UF/IFAS researchers: Florida sees dramatic increase in school gardens
GAINESVILLE, Fla. — School gardens have been popping up like pea plants all over Florida, and students and teachers are eating up the benefits.
There are approximately 1,300 school gardens in Florida, according to the Florida Department of Agriculture and Consumer Services. These gardens provide numerous benefits to students and teachers, said Kohrine Counts, a dietetics intern and master’s student at the University of Florida Institute of Food and Agricultural Sciences.
A recent study by Counts and Karla Shelnutt, an associate professor in the department of family, youth and community sciences and UF/IFAS Extension nutrition specialist, shows that school gardens are an excellent way to get fresh produce into classrooms and cafeterias. And, they also provide students with a living classroom where concepts related to science, math, agriculture and nutrition can be learned and applied, Counts said.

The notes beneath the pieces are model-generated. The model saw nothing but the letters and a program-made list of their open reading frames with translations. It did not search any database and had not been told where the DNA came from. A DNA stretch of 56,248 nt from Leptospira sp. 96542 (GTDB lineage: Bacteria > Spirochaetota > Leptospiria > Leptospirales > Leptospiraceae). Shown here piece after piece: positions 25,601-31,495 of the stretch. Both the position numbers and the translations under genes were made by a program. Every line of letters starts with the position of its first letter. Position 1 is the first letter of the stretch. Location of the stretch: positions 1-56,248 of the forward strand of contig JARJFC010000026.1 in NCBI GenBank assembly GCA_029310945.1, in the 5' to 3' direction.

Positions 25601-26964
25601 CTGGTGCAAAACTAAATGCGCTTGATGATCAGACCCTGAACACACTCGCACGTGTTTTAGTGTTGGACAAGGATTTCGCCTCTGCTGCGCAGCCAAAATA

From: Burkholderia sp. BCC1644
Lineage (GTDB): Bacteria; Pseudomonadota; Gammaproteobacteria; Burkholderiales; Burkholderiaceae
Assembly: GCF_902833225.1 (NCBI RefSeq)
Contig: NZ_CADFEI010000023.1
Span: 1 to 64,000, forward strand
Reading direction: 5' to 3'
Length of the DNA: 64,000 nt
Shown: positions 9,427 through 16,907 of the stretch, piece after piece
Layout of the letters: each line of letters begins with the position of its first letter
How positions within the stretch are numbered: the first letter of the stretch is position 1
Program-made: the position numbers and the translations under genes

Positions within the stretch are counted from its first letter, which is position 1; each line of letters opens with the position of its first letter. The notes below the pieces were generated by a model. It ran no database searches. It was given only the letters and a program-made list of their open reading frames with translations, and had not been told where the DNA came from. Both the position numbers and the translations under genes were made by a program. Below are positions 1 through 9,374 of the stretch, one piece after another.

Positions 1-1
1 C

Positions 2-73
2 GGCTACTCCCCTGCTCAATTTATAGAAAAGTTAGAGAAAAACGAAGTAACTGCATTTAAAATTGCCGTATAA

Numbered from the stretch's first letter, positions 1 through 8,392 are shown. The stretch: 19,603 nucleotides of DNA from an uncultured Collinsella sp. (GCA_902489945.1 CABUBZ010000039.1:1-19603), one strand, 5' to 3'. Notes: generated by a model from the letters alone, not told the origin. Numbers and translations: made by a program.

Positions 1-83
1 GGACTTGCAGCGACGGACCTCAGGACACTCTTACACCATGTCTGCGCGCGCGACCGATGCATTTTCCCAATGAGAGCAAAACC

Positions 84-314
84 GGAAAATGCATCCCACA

“School gardens get children outside and offers an interactive learning environment,” Counts said. “It gives them a chance to see where their food comes from, and allows children to develop life skills such as leadership, self-awareness, decision making and responsibility.”
Teachers also benefit from school gardens, Counts said. “Teachers can engage students in a different way. They can teach math, history, science and other subjects in an interactive manner,” she said. “Another benefit is that school gardens allow teachers to engage students who speak a different language or come from a different culture. The garden doesn’t have those types of boundaries, so it’s an excellent way to interact with students who are speakers of other languages.”
And, students who won’t touch a vegetable at home may be more inclined to eat those that they have grown in the school garden.
“Teachers and students are introduced to different vegetables that they may not see at home or may not want to try,” Counts said. “We know that vegetables can protect against certain diseases, so students are getting different vitamins and minerals as part of their diets.”
For more information on school gardens, read the study published in EDIS at http://edis.ifas.ufl.edu/fy1463.
By: Beverly James, 352-273-3566, firstname.lastname@example.org
Source: Kohrine Counts, 352-239-1174, email@example.com
Karla Shelnutt, 352-273-3535, firstname.lastname@example.org